April 16: Planting The Seeds of A Powerful Agricultural Movement

As the United States grew in size and population in the 19th century, formal social groups and fraternal societies of all kinds sprang up whose missions encompassed lofty themes of patriotism, industry, fellowship, and civic service. The National Grange of Patrons of Husbandry was one such organization, founded in 1867 as a community organization for farmers and their families. At a time when the nation was becoming primarily both urban and industrial, the Grange movement gave voice and unity to the social, economic, and political needs of America’s agrarian communities.

Unlike the overwhelming majority of fraternal-style societies in the 19th century, the Grange allowed women and men to join as equal members. Acknowledging the primary importance of the family in rural American history and culture, the organization also offered Junior Grange programs for children.

In the decade following the founding of the National Grange, states began to open their own affiliate chapters of the agricultural society. On April 16, 1875, the Connecticut State Grange was officially founded after two days of meetings among western Connecticut farmers at the Taylor Opera House in Danbury. While it struggled with membership numbers and financial stability during its first decade, the Connecticut Grange found new life after it was reorganized in 1885. It underwent rapid expansion, growing to 150 local chapters with 13,000 members by 1890. As part of a vast agricultural social network, Grange members learned how to mobilize for the benefit of their rural communities, sharing state-of-the-art farming practices and techniques, building Grange Halls to serve as community gathering places, and organizing fairs, agricultural competitions, and farmers markets. The Connecticut State Grange played a significant role in advocating for the Storrs Agricultural School, a higher education institute that would later become the University of Connecticut.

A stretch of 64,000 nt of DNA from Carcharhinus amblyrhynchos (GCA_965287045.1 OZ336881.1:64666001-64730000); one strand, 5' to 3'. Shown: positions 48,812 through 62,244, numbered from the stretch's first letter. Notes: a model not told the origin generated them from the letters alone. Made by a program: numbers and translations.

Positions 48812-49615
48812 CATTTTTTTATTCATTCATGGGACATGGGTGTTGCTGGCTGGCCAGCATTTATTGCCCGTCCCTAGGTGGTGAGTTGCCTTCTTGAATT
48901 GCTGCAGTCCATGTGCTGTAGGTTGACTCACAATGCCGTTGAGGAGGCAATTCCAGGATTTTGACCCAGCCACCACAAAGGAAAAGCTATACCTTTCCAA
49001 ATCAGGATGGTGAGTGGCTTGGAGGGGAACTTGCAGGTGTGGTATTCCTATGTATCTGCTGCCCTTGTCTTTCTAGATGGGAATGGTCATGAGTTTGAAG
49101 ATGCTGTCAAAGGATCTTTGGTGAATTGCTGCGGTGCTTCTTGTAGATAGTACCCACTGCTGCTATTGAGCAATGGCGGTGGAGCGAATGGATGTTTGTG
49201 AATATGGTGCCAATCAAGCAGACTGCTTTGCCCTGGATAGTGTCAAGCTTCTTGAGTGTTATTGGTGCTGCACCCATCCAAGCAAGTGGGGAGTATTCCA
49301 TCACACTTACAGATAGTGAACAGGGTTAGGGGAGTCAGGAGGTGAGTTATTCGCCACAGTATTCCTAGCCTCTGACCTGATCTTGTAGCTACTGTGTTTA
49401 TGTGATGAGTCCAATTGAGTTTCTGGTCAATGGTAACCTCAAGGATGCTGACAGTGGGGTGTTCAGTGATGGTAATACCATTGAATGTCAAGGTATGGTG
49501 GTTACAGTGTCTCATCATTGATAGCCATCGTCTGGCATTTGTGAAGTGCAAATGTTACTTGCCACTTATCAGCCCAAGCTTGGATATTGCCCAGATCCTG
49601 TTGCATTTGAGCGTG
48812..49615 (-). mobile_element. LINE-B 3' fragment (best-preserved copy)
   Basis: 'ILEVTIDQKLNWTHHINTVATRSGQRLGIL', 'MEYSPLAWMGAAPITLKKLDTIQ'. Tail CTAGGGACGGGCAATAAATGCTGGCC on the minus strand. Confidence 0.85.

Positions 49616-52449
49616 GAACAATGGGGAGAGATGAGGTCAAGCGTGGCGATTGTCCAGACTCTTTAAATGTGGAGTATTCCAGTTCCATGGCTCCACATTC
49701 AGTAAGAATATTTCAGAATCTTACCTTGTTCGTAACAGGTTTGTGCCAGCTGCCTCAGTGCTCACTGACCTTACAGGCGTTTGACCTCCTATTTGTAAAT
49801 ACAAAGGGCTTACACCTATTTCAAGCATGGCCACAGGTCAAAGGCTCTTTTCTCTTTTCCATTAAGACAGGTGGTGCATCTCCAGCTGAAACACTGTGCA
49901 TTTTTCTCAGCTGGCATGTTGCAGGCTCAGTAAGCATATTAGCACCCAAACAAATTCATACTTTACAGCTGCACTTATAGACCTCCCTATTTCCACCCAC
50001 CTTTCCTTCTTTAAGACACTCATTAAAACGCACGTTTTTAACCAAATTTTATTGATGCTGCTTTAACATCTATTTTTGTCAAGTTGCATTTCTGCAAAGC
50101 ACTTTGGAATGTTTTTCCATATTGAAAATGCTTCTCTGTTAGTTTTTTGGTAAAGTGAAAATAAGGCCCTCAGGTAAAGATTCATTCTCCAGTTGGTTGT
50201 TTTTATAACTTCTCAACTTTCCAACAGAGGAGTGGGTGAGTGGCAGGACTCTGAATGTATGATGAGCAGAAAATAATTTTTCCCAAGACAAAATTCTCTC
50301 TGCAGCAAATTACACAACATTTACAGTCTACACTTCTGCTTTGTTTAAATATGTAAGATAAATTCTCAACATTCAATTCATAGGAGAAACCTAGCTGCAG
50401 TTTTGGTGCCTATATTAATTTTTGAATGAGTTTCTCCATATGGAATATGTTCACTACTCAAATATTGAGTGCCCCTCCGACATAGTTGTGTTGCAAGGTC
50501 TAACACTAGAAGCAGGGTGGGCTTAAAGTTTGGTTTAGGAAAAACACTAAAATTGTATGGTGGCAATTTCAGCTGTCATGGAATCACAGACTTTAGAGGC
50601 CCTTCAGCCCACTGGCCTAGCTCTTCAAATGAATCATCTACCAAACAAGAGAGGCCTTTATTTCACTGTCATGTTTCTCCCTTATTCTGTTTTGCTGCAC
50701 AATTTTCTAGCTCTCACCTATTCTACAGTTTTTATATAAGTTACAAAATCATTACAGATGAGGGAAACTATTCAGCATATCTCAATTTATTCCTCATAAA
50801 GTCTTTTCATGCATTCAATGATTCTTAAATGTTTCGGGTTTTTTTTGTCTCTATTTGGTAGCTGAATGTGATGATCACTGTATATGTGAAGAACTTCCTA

Grange Halls remain an important presence in Connecticut’s agricultural communities, hosting public social events, providing educational opportunities for members young and old, sponsoring community drives and fundraisers, and supporting agricultural initiatives throughout the state. While overall membership has declined since the early 20th century, today there are nearly 60 active local Granges operating under the mantle of the Connecticut State Grange. The seeds of a transformative agricultural movement were first planted today in Connecticut history.

Tobacco barns in Suffield, Connecticut. (Carol Highsmith collection, Library of Congress)

Further Reading

History of the Connecticut State Grange,” Connecticut State Grange website

List of Historic Grange Halls in Connecticut, via Historic Buildings of Connecticut blog

Declaration of Purposes,” National Grange of the Patrons of Husbandry

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